The three groups of honey bees are queen bee, which produce eggs, workers, which are all non-reproducing females. Drones are the males and their only duty is to mate with a queen. The queen lays eggs singly in the cells of the comb. Larvae hatch from eggs in three to four days. They are then fed by worker bees and develop through several stages in the cells. Cells are capped by worker bees when the larva pupates. Queens and drones are larger than worker bees so they require a larger cell in the comb for them to grow and develop. A colony consists of tens of thousands of individual bees. Queens emerge from their cells in fifteen to sixteen days, workers in twenty days, and drones in twenty-four days. Only one queen is usually present in a hive and the average lifespan of a queen is three to four years; drones usually die upon mating or are expelled from the hive before the winter. Workers may live for a few weeks in the summer and several months in areas with an extended winter.
Depictions of humans collecting honey from wild bees date to fifteen thousand years ago; efforts to domesticate them are shown in Egyptian art around four-five thousand years ago. Simple hives/smoke were used and honey was stored in jars, some of which were found in the tombs of Pharaohs such as Tutankhamen. It was not until the eighteenth century when Europeans understanding of the colonies and biology of bees allowed the construction of the movable comb hive so honey could be harvested without destroying the entire colony. It is often recorded for its benefits and usefulness in the bible and other historical records throughout history.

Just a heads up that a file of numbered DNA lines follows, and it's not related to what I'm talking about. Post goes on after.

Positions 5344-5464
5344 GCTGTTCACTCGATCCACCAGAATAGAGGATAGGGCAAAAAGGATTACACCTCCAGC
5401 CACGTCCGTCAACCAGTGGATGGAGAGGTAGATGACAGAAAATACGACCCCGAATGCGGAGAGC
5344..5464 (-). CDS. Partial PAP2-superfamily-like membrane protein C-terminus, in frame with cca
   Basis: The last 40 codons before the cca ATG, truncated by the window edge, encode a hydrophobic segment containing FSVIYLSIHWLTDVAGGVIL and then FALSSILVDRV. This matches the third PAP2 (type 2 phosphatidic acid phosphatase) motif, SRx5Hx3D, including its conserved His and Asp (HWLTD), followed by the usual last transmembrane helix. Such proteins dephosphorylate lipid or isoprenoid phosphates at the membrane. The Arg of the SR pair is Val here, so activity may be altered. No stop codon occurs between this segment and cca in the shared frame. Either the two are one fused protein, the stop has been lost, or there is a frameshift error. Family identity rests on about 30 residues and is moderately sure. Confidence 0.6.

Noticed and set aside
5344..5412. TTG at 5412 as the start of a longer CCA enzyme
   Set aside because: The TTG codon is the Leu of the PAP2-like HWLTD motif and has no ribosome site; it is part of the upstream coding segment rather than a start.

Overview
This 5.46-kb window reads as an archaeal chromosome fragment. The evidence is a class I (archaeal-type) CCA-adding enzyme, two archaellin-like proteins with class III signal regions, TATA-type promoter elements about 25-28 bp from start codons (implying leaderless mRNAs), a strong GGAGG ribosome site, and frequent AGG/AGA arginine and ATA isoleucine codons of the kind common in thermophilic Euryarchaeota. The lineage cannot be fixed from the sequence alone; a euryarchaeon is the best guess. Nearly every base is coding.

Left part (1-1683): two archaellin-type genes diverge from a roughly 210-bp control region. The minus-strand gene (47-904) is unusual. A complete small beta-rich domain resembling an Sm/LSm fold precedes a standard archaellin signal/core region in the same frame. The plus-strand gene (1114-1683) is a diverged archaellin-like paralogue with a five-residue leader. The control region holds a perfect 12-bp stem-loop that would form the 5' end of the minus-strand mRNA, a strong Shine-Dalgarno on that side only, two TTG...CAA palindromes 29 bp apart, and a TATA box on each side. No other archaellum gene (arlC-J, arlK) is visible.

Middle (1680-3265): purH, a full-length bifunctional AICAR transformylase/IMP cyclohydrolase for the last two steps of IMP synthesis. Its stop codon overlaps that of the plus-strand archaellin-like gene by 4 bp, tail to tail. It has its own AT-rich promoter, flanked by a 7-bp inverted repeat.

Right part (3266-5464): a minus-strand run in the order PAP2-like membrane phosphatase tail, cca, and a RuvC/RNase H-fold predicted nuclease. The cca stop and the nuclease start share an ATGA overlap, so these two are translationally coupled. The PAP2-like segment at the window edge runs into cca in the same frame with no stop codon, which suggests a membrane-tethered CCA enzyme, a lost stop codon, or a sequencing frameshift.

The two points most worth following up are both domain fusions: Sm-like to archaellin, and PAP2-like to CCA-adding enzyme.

Honey is also an excellent source of food for bees during the winter but it is also a excellent insulator, helping to keep the hive warm. Honeybees head to the hive when temperatures drop to the fifty degree mark at the interior where the queen stays. By self-regulating the internal temperature of the cluster, the bees maintain between forty and eighty degrees in the center of the” winter cluster” regardless of the outside temperature. This is sort of like a group huddling together by a camp fire in late fall. The only job bees have one main job in the winter and that is to care for the queen bee so the hive will survive until the next spring season. This means they must keep her safe and warm. In order to do so, worker bees surround the queen and form a cluster with their bodies. The worker bees then flutter their wings and shiver. This constant motion and continuous use of energy is how the bees keep the inside temperature of the hive warm. In order to keep shivering, the bees must have enough honey. This is how they get their energy and honey is also an excellent insulator. One of the most important jobs of the Beekeeper in the winter is to make sure the honey supply stays full so the bees can keep shivering. Though the queen is always at the center of the cluster, the worker bees rotate from the outside to the inside of the cluster. This rotating allows for none of the bees not to get too cold.
Typically, there is only one Queen per hive. The Queen is the only bee with fully developed ovaries. The average life expectancy of a Queen is 3-5 years. The Queen is also much larger in size than any of the other bees. The Queen mates only once in a lifetime with several male drone bees, and will remain fertile for life. She lays up to two thousand eggs per day. Nursing bees determine what the hive needs to ensure survival. Fertilized eggs become female Worker Bees and unfertilized eggs become male drone bees. If the Queen dies, goes missing or becomes unproductive, the been colony knows within twenty-four hours the Queen pheromones are missing so the Nursing bee will “create” a new queen by selecting a young larvae and feeding the larvae diet of royal jelly. It takes from seven to sixteen days from egg to emergence of a new queen. Surprisingly, the queen does have a stinger and can sting for self defense but it does not result in her death as it does with the Worker Bees.
All Worker Bees are female, but they are not able to reproduce. Worker bees live for four to nine months during the winter season, but only five to six weeks during the busy summer months. Bees can be said they literally work themselves to death as they continue to work throughout their entire life. Nearly ninety-nine percent of the bees in a hive are worker bees. An average hive consists of twenty thousand to thirty thousand bees in the winter but well over sixty thousand to eighty thousand bees in the summer months. The worker bees sequentially take on a series of specific chores during their lifetime including: